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In this Ask the Expert, David Reis, vice president of information services and CISO at Lahey Hospital & Medical Center in Burlington, Mass., discusses the top technologies most vulnerable to HIPAA breaches and how healthcare organizations can ensure breaches don't happen.
What would you say are the top three technologies that are the most at risk for violating HIPAA? And if it's imperative that a healthcare organization use them, what can they do to make sure that they don't violate HIPAA and cause a breach?
David Reis: So in no particular order I think portable medical devices, portable storage devices and, recently, remote access to systems without multifactor authentication are items most at risk for causing HIPAA breaches. Medical devices are getting smaller and smaller and being used more and more, and they store more and more patient data, and the theft of them is a really big deal. There's a lot of government policy action going on around that within the FDA [U.S. Food and Drug Administration] and around CMS. We already covered portable storage devices and their need for encryption, last [are] breaches from compromise of usernames and passwords, generally through phishing, which then allow hackers to log in through remote access to email and EHR systems accessible directly over the Internet. Using multifactor authentication goes a very long way to address this emerging threat.
Can you give me some examples of the medical devices you are referring to?
Reis: Sure, think about a portable X-ray machine, think about a portable ultrasound machine, think about a machine that does hearing tests. Those would be some examples of what I'm talking about.
Can you tell me more about the remote access concern?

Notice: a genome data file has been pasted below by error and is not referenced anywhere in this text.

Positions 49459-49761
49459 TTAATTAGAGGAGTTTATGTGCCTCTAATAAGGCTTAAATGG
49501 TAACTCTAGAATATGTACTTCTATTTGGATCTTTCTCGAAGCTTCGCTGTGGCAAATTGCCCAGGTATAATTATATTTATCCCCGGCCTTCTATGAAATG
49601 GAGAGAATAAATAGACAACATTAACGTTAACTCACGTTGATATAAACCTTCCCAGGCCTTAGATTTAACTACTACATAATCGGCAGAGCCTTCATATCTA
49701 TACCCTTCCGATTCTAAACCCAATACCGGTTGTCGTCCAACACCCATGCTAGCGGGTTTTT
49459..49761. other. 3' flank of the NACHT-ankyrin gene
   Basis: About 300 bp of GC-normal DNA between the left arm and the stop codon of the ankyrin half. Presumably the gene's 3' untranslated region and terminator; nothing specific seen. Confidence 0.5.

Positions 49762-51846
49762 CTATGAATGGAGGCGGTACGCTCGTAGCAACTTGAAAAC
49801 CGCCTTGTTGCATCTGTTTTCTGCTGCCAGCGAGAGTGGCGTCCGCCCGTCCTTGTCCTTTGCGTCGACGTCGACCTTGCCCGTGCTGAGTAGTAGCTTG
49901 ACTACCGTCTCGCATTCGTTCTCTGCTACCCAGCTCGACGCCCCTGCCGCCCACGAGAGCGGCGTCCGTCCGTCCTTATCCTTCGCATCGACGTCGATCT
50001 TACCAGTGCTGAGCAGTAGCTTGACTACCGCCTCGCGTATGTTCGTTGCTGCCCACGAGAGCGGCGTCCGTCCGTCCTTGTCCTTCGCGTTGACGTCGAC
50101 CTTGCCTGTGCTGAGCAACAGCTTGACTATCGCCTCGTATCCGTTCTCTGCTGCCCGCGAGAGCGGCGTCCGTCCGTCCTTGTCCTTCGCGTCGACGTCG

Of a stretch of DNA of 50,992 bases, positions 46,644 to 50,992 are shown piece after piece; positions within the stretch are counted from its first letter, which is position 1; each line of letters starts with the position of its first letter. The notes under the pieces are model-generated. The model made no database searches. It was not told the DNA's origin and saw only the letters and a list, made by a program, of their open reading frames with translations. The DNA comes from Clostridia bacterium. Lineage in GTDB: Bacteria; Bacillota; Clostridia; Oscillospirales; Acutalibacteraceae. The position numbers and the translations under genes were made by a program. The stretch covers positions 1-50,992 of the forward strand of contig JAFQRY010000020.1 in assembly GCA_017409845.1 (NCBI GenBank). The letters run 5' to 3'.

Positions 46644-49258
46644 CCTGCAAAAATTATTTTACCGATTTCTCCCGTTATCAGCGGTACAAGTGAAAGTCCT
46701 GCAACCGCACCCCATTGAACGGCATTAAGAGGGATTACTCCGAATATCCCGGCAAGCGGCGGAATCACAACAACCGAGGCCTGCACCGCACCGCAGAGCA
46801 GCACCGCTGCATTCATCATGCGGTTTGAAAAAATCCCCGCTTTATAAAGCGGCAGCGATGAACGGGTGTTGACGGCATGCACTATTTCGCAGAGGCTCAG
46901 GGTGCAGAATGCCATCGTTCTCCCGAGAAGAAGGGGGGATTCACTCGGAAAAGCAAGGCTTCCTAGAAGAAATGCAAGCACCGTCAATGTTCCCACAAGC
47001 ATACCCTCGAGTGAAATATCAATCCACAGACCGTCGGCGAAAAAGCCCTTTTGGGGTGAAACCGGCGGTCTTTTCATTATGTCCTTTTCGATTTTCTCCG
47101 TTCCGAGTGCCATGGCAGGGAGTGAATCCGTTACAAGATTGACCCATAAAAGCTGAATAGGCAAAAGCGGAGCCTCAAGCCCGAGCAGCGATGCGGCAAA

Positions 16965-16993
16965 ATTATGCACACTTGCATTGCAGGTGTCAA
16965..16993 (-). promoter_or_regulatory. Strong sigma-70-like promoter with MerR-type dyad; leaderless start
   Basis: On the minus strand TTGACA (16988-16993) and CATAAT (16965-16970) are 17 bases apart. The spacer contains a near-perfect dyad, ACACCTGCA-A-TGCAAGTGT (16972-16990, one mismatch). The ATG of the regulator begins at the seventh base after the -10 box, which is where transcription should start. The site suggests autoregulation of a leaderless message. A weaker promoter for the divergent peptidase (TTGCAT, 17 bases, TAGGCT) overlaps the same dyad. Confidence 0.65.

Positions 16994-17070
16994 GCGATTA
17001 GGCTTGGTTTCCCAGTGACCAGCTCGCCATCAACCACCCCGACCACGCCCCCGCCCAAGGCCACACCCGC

Reis: Yes, think about remote access to email. We know that phishing attacks have become more sophisticated, and I think, because in healthcare we all try to be very helpful, it's easy to respond to those phishing attacks that lead to access ... from the Internet to email, and, in certain conditions, provider inboxes can have a lot of emails, some with patient data. Multifactor authentication helps provide enhanced security to systems remotely accessed, such as email or EHRs because it requires not only a username and password, but also a six-to-eight digit pin number that changes every 30 [to] 60 seconds. So falling victim to a phishing attack and then not having multifactor authentication makes it very easy for a hacker to gain access to systems that store patient data.
What about mobile devices?
Reis: Mobile devices are interesting because of how they can be used to access email, and they might have access to applications too. I think for the most part, from what I've seen, many organizations have mobile device management that requires some form of password to access the device and erases the device if a password is entered incorrectly after a few attempts. So I think mobile device management, from a security perspective, of smart devices has taken root and is one of the general areas of strength for HIPAA covered entities. However, it will require continual vigilance to make sure it does not fall behind.
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